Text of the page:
The First Moderns: Profiles in the Origins of Twentieth-Century Thought

Front Cover
University of Chicago Press, 1997 - 501 pages
A lively and accessible history of Modernism, The First Moderns is filled with portraits of genius, and intellectual breakthroughs, that richly evoke the fin-de-siècle atmosphere of Paris, Vienna, St. Louis, and St. Petersburg. William Everdell offers readers an invigorating look at the unfolding of an age.

"This exceptionally wide-ranging history is chock-a-block with anecdotes, factoids, odd juxtapositions, and useful insights. Most impressive. . . . For anyone interested in learning about late 19th- and early 20th- century imaginative thought, this engagingly written book is a good place to start."—Washington Post Book World

"The First Moderns brilliantly maps the beginning of a path at whose end loom as many diasporas as there are men."—Frederic Morton, The Los Angeles Times Book Review

"In this truly exciting study of the origins of modernist thought, poet and teacher Everdell roams freely across disciplinary lines. . . . A brilliant book that will prove useful to scholars and generalists for years to come; enthusiastically recommended."—Library Journal, starred review

"Everdell has performed a rare service for his readers. Dispelling much of the current nonsense about 'postmodernism,' this book belongs on the very short list of profound works of cultural analysis."—Booklist

"Innovative and impressive . . . [Everdell] has written a marvelous, erudite, and readable study."-Mark Bevir, Spectator

"A richly eclectic history of the dawn of a new era in painting, music, literature, mathematics, physics, genetics, neuroscience, psychiatry and philosophy."—Margaret Wertheim, New Scientist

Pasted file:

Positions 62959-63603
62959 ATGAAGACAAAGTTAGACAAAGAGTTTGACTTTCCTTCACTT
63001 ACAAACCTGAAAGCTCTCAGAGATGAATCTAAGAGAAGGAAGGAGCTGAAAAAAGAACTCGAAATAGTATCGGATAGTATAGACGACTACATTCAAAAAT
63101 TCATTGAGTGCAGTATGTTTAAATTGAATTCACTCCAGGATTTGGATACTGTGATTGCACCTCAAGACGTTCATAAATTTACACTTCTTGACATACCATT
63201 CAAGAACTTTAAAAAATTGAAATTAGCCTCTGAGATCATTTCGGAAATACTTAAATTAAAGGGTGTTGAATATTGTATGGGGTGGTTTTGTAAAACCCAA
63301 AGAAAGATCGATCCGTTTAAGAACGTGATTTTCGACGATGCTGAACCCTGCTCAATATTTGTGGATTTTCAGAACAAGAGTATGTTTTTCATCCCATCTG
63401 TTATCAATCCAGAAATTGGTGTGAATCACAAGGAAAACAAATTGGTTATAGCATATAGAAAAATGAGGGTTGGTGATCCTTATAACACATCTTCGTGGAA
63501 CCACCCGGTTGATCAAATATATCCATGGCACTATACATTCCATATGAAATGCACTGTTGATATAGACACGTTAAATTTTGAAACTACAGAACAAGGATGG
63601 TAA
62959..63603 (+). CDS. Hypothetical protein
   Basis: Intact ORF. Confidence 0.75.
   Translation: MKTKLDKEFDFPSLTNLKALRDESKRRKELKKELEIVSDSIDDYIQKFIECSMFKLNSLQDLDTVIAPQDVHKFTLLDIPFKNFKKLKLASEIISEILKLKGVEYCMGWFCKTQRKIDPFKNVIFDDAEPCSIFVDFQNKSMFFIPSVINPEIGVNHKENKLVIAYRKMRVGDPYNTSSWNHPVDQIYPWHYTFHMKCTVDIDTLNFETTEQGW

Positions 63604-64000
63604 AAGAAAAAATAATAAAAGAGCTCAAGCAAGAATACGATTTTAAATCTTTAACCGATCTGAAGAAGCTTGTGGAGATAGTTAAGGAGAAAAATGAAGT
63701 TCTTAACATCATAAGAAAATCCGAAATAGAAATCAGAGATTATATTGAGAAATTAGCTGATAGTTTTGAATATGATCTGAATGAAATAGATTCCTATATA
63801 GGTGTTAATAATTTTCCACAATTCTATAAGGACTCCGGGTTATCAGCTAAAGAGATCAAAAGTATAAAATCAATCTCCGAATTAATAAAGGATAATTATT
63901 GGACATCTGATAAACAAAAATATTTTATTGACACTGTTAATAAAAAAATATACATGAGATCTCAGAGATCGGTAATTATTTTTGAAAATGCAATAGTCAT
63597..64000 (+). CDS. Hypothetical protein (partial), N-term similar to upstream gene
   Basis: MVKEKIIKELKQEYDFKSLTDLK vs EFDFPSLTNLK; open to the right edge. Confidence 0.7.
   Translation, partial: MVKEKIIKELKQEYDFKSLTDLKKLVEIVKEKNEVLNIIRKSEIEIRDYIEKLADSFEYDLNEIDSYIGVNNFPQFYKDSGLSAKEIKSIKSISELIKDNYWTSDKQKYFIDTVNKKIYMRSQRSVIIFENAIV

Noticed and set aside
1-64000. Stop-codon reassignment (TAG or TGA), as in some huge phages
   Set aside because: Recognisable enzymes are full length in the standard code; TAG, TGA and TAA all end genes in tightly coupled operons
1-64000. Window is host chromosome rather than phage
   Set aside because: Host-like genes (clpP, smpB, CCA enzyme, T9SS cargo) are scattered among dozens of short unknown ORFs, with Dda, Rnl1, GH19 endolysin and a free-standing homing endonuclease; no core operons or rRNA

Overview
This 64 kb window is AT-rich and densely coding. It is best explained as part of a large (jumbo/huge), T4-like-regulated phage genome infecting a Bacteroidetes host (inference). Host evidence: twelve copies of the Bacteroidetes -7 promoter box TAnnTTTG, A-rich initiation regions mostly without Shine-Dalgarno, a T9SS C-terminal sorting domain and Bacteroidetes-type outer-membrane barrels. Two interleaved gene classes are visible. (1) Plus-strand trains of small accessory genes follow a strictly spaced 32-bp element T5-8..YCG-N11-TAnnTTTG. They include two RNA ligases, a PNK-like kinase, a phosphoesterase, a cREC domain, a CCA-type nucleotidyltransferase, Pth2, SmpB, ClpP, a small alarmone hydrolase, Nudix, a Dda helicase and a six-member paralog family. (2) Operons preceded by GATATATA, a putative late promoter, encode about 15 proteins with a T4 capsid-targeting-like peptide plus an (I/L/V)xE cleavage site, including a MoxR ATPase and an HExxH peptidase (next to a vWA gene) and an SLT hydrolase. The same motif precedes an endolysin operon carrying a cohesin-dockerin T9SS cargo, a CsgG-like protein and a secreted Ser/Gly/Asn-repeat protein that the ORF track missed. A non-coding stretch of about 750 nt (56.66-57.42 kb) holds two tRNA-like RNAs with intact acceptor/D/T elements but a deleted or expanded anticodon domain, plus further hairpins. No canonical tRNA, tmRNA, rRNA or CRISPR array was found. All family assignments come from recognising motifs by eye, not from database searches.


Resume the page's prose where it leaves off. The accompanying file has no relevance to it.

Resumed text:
"[Everdell] has himself recombined the parts of our era's intellectual history in new and startling ways, shedding light for which the reader of The First Moderns will be eternally grateful."—Hugh Kenner, The New York Times Book Review

"Everdell shows how the idea of "modernity" arose before the First World War by telling the stories of heroes such as T. S. Eliot, Max Planck, and Georges Serault with such a lively eye for detail, irony, and ambiance that you feel as if you're reliving those miraculous years."—Jon Spayde, Utne Reader

 

What people are saying - Write a review

We haven't found any reviews in the usual places.

Contents

INTRODUCTION WHAT MODERNISM IS AND WHAT IT PROBABLY ISNT
1
THE CENTURY ENDS IN VIENNA MODERNISMS TIME LOST 1899
13
GEORG CANTOR RICHARD DEDEKIND AND GOTTLOB FREGE WHAT IS A NUMBER 18721883
30
LUDWIG BOLTZMANN STATISTICAL GASES ENTROPY AND THE DIRECTION OF TIME 18721877
47
GEORGES SEURAT DIVISIONISM CLOISONNISM AND CHRONOPHOTOGRAPHY 1885
61
WHITMAN RIMBAUD AND JULES LAFORGUE POEMS WITHOUT METER 1886
78
SANTIAGO RAMON Y CAJAL THE ATOMS OF BRAIN 1889
98
VALERIANO WEYLER Y NICOLAU INVENTING THE CONCENTRATION CAMP 1896
114
EDWIN S PORTER PARTS AT SIXTEEN PER SECOND 1903
191
MEET ME IN SAINT LOUIS MODERNISM COMES TO MIDDLE AMERICA 1904
204
THE SPACETIME INTERVAL AND THE QUANTUM OF LIGHT 1905
225
PABLO PICASSO SEEING ALL SIDES 19061907
239
AUGUST STRINDBERG STAGING A BROKEN DREAM 1907
249
ARNOLD SCHOENBERG MUSIC IN NO KEY 1908
263
JAMES JOYCE THE NOVEL GOES TO PIECES 19091910
281
VASSILY KANDINSKY ART WITH NO OBJECT 19111912
301

SIGMUND FREUD TIME REPRESSED AND EVERPRESENT 1899
125
THE CENTURY BEGINS IN PARIS MODERNISM ON THE VERGE 1900
140
HUGO DE VRIES AND MAX PLANCK THE GENE AND THE QUANTUM 1900
157
BERTRAND RUSSELL AND EDMUND HUSSERL PHENOMENOLOGY NUMBER AND THE FALL OF LOGIC 1901
175
ANNUS MIRABILIS VIENNA PARIS AND ST PETERSBURG 1913
319
HEISENBERG AND BOHR GODEL AND TURING MERGE CUNNINGHAM AND MICHEL FOUCAULT
344
NOTES
359
SELECT BIBLIOGRAPHY
421

Other editions - View all

Common terms and phrases

Bibliographic information